Our Firm

Data Privacy: The Right to Be Forgotten

Print Version

New legal requirements are giving consumers more control over how their data is used. These legal changes are also affecting the way companies do business online, increasing their exposure to stiff fines if they fail to protect their customers’ privacy rights. Thus, companies’ adherence to the law is an important consideration for investors.

European Law with a Global Reach

The European Union’s General Data Protection Regulation (GDPR), which became law in May of this year, includes important advances in consumer privacy rights. One of many new rights provided in the GDPR is the right to be forgotten, which can now be asserted by revoking consent to companies that are using certain types of a person’s online data.

The GDPR aims to make companies more accountable for how they handle data. This law mandates rigorous cybersecurity measures and fines that could total 4% of a company’s annual revenue for non-compliance.

Although the GDPR is a European law, it has global repercussions. American tech companies have been working to comply with its provisions, because they sell their products and services globally. In some cases, US companies have removed products from European markets to comply with the GDPR, but in others, they have redesigned products so they can continue to offer them in Europe.

The Challenge for Tech Companies

In addition to regulatory risk, companies face reputational risk if they are negligent in handling consumer data. For example, the highly publicized misappropriation of consumer information by Cambridge Analytica created significant reputational risk to Facebook. When Cambridge Analytica closed its operations, Facebook was left to explain why it had failed to protect customer data from misuse by third parties.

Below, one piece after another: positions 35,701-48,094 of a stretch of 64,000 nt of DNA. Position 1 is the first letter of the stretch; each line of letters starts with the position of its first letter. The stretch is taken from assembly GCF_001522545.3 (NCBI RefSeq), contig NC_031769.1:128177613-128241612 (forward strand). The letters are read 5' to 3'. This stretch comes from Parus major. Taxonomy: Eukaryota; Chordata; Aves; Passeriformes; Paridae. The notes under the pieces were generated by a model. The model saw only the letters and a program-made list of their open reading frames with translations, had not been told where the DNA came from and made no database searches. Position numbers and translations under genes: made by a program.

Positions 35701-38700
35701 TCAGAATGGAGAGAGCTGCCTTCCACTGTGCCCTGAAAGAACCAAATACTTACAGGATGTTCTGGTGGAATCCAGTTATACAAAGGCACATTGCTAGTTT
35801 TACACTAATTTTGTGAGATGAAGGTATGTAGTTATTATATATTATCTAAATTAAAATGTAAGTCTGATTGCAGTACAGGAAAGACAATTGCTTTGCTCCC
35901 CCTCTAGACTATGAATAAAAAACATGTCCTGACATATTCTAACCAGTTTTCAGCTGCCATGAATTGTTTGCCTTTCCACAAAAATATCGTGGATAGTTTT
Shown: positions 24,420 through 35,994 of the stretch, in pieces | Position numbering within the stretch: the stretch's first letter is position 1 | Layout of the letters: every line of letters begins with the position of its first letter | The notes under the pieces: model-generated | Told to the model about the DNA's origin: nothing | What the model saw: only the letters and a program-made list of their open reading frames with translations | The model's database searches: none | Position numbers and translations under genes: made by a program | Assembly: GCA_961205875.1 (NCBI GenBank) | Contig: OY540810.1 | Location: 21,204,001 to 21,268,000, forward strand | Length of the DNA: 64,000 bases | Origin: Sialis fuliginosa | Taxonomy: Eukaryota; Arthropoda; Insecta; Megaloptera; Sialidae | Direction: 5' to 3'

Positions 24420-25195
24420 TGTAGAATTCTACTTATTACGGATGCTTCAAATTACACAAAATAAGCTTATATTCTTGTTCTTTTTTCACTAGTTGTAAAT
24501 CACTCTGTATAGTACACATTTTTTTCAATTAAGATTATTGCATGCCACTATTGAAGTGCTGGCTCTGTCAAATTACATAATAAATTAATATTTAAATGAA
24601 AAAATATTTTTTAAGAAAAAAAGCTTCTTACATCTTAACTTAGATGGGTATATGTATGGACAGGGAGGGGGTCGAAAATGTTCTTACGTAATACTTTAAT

However, not all tech companies are lax with consumer data. Apple has consistently promoted online privacy as a human right. This fall, its Safari browser (ITP 2.0) will feature new antitracking features that will require users to consent to cookies and will prevent third parties from tracking individual Apple users by making their “fingerprints” indistinguishable from those of other Apple users. Not only will this version of Safari provide groundbreaking privacy protections, its debut may also encourage non-Apple users to switch to Safari as a first step into the Apple ecosystem.

Protecting Privacy is Good for Business

User data has become commoditized, and consumer privacy risks have dramatically risen with the adoption of the internet. Although regulatory protections can help protect the public, leading technology companies have an obligation to vigorously address these risks, because neglecting to do the right thing for customers will—sooner or later—be reflected in the company’s bottom line.

As of 6/30/18, Apple Inc. represented 2.2% of TNA of the Parnassus Core Equity Fund, 1.7% of Parnassus Fixed Income Fund due 5/13/2045, 0.9% of Parnassus Fixed Income Fund due 2/23/2023, 0.1% of the Parnassus Endeavor Fund.